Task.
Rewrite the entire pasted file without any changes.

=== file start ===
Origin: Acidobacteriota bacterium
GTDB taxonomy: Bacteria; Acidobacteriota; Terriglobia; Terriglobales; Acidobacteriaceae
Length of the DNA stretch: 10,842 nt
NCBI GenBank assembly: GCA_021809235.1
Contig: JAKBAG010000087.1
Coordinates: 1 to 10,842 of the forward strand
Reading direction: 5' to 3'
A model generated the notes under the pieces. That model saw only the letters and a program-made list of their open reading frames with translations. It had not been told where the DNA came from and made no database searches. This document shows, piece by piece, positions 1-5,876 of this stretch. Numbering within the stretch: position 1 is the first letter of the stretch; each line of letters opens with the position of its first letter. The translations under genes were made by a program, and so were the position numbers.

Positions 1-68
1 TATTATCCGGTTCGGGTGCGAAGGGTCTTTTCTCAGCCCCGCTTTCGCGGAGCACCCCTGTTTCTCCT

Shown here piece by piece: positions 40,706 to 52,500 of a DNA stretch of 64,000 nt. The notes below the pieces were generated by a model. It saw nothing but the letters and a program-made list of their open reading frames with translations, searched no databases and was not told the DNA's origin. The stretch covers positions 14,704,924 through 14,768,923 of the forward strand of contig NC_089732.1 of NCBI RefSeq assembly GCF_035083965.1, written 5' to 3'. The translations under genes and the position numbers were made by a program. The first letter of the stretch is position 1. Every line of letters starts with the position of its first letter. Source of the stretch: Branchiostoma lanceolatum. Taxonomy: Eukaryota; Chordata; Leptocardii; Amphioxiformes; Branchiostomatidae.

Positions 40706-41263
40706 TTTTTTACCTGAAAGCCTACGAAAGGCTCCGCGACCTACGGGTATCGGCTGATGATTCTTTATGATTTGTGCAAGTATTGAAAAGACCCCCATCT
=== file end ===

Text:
Origin: Acidobacteriota bacterium
GTDB taxonomy: Bacteria; Acidobacteriota; Terriglobia; Terriglobales; Acidobacteriaceae
Length of the DNA stretch: 10,842 nt
NCBI GenBank assembly: GCA_021809235.1
Contig: JAKBAG010000087.1
Coordinates: 1 to 10,842 of the forward strand
Reading direction: 5' to 3'
A model generated the notes under the pieces. That model saw only the letters and a program-made list of their open reading frames with translations. It had not been told where the DNA came from and made no database searches. This document shows, piece by piece, positions 1-5,876 of this stretch. Numbering within the stretch: position 1 is the first letter of the stretch; each line of letters opens with the position of its first letter. The translations under genes were made by a program, and so were the position numbers.

Positions 1-68
1 TATTATCCGGTTCGGGTGCGAAGGGTCTTTTCTCAGCCCCGCTTTCGCGGAGCACCCCTGTTTCTCCT

Shown here piece by piece: positions 40,706 to 52,500 of a DNA stretch of 64,000 nt. The notes below the pieces were generated by a model. It saw nothing but the letters and a program-made list of their open reading frames with translations, searched no databases and was not told the DNA's origin. The stretch covers positions 14,704,924 through 14,768,923 of the forward strand of contig NC_089732.1 of NCBI RefSeq assembly GCF_035083965.1, written 5' to 3'. The translations under genes and the position numbers were made by a program. The first letter of the stretch is position 1. Every line of letters starts with the position of its first letter. Source of the stretch: Branchiostoma lanceolatum. Taxonomy: Eukaryota; Chordata; Leptocardii; Amphioxiformes; Branchiostomatidae.

Positions 40706-41263
40706 TTTTTTACCTGAAAGCCTACGAAAGGCTCCGCGACCTACGGGTATCGGCTGATGATTCTTTATGATTTGTGCAAGTATTGAAAAGACCCCCATCT